• rail network against a road network - for users, the trains, carriages and time of delivery and destinations are fixed by the network, and individual users don't have much choice/flexibility about how they are used. This works well where there are large number of users all of whom need to move between a limited number of discrete points in predictable numbers at predictable times. But a train service wouldn't work so well in a relatively low density population with no central hub point (or an insufficently limited number of points of usual travel) (perhaps one reason why there's no metropolitan rail service in Los Angeles).
  • By contrast a road network is cheaper to maintain and run (less complexity in base network: no prescribed means of conveyance on the network and relatively little constraint on usage (traffic lights etc); scope for greater flexibility/complexity on the part of the user), but is in a way more prescriptive on the user in terms of rules of the road (these are mostly transparent to. Note a user can create a greater level of system complexity (akin to a rail service) on top of the road network - by running a bus service - which might not be quite as efficient as a rail service (in the right population environment) but is cheaper and doesn't (much) interfere with the residual flexibility of users to design other means of using the nework (in that they are also free to walk, run, ride, cycle, or drive a hovercraft as long as they comply with minimum rules of the road).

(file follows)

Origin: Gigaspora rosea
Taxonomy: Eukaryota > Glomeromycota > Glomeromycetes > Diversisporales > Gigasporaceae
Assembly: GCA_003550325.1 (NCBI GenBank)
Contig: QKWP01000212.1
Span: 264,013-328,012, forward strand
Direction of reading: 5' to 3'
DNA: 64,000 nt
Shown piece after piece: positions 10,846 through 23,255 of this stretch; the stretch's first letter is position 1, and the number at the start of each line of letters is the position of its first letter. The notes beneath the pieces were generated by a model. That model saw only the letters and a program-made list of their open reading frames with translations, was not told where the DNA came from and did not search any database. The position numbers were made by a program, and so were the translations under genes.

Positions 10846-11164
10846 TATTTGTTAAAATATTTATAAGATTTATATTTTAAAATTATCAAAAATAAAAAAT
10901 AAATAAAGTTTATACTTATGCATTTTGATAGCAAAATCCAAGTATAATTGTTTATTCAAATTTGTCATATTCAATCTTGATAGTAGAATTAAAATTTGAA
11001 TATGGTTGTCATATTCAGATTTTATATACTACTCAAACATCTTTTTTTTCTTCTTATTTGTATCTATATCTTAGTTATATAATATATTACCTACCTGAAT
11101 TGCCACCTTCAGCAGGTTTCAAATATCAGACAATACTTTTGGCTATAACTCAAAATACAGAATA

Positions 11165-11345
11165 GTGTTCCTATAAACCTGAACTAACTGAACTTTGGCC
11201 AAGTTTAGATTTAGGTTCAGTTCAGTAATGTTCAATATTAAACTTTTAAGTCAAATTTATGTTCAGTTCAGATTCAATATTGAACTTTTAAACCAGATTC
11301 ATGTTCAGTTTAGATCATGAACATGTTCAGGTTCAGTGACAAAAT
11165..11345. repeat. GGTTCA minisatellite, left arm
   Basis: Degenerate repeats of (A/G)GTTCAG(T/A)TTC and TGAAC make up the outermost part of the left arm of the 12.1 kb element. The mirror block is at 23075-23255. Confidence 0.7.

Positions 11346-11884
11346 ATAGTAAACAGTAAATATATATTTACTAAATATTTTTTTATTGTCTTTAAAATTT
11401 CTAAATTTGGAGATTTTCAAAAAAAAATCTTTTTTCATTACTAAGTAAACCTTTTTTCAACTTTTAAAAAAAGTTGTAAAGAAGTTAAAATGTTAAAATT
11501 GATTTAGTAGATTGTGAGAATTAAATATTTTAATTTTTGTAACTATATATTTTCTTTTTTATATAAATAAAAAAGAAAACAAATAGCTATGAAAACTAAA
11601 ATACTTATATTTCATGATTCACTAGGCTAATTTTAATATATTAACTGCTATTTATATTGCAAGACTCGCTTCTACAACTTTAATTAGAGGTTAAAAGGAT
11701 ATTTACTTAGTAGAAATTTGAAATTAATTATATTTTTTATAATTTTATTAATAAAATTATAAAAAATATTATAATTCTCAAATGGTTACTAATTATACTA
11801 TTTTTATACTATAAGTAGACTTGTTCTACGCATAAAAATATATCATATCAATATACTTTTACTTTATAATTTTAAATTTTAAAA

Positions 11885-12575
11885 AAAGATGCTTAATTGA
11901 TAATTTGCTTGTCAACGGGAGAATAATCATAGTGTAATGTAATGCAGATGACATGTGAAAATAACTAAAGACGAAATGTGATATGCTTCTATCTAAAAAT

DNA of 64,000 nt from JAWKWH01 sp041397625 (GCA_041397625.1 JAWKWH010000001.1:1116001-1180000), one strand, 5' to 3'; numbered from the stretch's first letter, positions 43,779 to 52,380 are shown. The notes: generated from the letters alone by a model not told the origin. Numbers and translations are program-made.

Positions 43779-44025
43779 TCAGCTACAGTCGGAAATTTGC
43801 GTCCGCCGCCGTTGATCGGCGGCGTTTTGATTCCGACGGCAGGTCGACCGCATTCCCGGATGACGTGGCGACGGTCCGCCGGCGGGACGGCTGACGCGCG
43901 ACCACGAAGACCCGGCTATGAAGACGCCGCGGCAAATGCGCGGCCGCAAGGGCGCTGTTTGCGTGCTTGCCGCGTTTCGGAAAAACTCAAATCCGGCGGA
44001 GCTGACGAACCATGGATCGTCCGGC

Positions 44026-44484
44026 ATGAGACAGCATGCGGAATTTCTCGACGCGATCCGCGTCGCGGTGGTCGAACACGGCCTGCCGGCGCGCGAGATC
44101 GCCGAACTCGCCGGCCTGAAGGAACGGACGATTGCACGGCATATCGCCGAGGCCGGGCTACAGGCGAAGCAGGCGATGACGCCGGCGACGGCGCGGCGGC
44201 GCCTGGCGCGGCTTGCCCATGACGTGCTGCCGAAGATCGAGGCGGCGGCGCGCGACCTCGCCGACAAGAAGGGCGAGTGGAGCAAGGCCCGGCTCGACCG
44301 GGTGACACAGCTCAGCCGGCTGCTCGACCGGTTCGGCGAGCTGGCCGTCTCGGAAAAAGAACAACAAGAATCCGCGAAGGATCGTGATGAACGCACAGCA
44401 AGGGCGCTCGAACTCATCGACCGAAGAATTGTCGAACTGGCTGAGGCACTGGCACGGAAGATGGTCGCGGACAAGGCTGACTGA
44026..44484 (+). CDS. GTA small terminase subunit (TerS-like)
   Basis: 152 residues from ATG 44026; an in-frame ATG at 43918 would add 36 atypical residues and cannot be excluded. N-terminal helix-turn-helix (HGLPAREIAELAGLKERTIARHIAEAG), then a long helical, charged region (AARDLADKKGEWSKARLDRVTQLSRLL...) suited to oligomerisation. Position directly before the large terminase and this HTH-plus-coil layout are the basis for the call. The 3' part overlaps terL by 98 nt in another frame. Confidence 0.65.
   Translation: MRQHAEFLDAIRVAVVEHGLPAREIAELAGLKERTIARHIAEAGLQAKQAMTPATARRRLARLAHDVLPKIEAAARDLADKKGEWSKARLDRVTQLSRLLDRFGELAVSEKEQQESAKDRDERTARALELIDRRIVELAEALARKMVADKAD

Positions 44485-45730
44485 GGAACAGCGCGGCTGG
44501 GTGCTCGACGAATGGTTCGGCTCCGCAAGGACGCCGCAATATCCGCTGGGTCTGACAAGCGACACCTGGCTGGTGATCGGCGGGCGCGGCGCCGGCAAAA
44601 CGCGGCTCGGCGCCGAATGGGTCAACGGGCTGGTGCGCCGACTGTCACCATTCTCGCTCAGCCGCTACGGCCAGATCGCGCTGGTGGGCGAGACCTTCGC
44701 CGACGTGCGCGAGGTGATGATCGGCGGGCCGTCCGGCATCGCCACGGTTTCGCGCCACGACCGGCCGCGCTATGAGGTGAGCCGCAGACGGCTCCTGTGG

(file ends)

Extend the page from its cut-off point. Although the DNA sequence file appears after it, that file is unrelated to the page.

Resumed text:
• Challenge is to craft suitable rules of the road that prevent cars and buses colliding but otherwise enable free and fast movement of traffic.
  • Owners of various parts of the network can overlay their own rules if they wish as long as a user who doesn't need them has another way of getting to her destination (the beauty of a nodal network)
I'd be astounded if I were the first person to ever make that connection (Lawrence Lessig has done something similar in Code Version 2.0), but I don't have the background to know who it was. I sure would like to, though. ElectricRay (talk) 09:57, 22 January 2008 (UTC)

architectures

I'm tempted to delete a few occurrances of this word and just write "computers" as in:

  • Some parallel computers architectures use smaller.....
  • While computers architectures to deal with this were devised... GrahamColmTalk 13:20, 4 May 2008 (UTC)

Ideal program runtime and others

  1. Program runtime can not decrease in linear with increasing the number of processors even in ideal case (as it is shown in "Parallelization diagram").
  2. Does the article make any distinction between words "serial" and "sequential" in the context of computing paradigm?
  3. Do you consider important to mention any theoretical model for parallel computing (PRAM for example)?
  4. Article lacks at least to mention some impossibility results in the context of P-Completness theory and the notion of inherently sequential problems, do you agree?, kuszi (talk) 07:42, 17 May 2008 (UTC).